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Lets first start with my adaptation of this figure illustrating the Bitcoin block structure: So far so good. All fairly basic. Enter Ethereum and things get a wee bit more complex. After reading through this and this, and as per @eth 's recommendation this, my best interpretation is the figure below: The header field definitions are available in section 4....


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tl;dr: $0.076/KB or $76,000/GB According to the yellow paper, the fee is 20k gas to store a 256 bit word. A kilobyte is thus 640k gas. Gas right now is around 50 Gwei (0.00000005 ETH). So a KB of storage costs 0.032 ETH. A GB costs 32,000 ETH. To test this empirically, I created a contract with this code: contract test { bytes data; function ...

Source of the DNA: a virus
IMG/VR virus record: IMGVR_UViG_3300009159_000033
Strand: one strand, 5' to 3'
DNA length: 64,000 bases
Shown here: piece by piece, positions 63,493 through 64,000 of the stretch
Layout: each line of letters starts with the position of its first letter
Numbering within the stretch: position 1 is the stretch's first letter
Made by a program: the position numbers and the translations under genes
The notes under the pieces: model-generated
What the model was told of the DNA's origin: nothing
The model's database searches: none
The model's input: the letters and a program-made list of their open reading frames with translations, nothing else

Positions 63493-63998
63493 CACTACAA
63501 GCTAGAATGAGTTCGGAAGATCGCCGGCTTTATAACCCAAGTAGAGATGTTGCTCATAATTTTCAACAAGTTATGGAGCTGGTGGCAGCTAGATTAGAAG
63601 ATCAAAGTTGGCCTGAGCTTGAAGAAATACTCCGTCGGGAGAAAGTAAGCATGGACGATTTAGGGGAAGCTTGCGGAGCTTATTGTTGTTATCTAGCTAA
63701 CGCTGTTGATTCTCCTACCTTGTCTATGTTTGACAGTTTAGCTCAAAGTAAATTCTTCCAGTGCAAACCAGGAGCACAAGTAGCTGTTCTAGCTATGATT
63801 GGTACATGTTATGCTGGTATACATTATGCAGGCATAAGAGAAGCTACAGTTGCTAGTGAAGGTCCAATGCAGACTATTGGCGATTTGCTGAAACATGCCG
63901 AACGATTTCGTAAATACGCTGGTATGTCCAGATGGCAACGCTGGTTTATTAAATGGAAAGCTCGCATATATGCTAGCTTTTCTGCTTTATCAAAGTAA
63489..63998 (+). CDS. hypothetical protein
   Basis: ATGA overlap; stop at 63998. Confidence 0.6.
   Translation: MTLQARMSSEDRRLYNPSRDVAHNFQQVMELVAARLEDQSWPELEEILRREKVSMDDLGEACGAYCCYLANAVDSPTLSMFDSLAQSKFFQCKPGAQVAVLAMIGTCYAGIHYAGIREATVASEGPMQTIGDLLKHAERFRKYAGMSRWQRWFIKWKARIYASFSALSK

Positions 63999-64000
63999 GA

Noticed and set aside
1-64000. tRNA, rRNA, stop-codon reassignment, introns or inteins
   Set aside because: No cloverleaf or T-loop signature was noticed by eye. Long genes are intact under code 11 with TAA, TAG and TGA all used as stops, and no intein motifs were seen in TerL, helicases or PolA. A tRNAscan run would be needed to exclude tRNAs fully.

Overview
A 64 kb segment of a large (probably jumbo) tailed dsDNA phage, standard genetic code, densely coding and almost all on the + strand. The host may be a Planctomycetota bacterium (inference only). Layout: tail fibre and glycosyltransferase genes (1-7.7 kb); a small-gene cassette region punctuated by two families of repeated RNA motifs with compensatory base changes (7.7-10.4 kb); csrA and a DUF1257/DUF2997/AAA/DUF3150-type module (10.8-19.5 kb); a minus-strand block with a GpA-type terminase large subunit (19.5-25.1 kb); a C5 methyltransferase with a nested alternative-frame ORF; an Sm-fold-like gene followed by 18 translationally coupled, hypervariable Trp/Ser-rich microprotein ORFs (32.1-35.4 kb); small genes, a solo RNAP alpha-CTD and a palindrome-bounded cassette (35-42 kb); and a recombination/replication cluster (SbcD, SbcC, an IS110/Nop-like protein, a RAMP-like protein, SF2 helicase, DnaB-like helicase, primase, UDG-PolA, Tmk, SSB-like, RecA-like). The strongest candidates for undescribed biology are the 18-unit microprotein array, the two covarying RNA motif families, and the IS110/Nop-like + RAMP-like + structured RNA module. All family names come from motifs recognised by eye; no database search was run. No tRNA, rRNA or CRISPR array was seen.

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Uncles are stale blocks that contribute to the security of the main chain, but are not considered the canonical "truth" for that particular chain height. In contrast to orphan blocks (which have no parent), uncle blocks are linked to the chain but are not part of the final selection. Uncles are stale blocks which are not orphaned. Orphan blocks have no ...


47

Ethereum is a world computer [1] and might change how we interact, just like the internet did, 20 years ago. Like Bitcoin, it is based on a block chain, but Ethereum is more than just a currency. It is a platform for building decentralized apps (dapps), which can be used for any activity that has an economic or governance aspect, such as: Transparent ...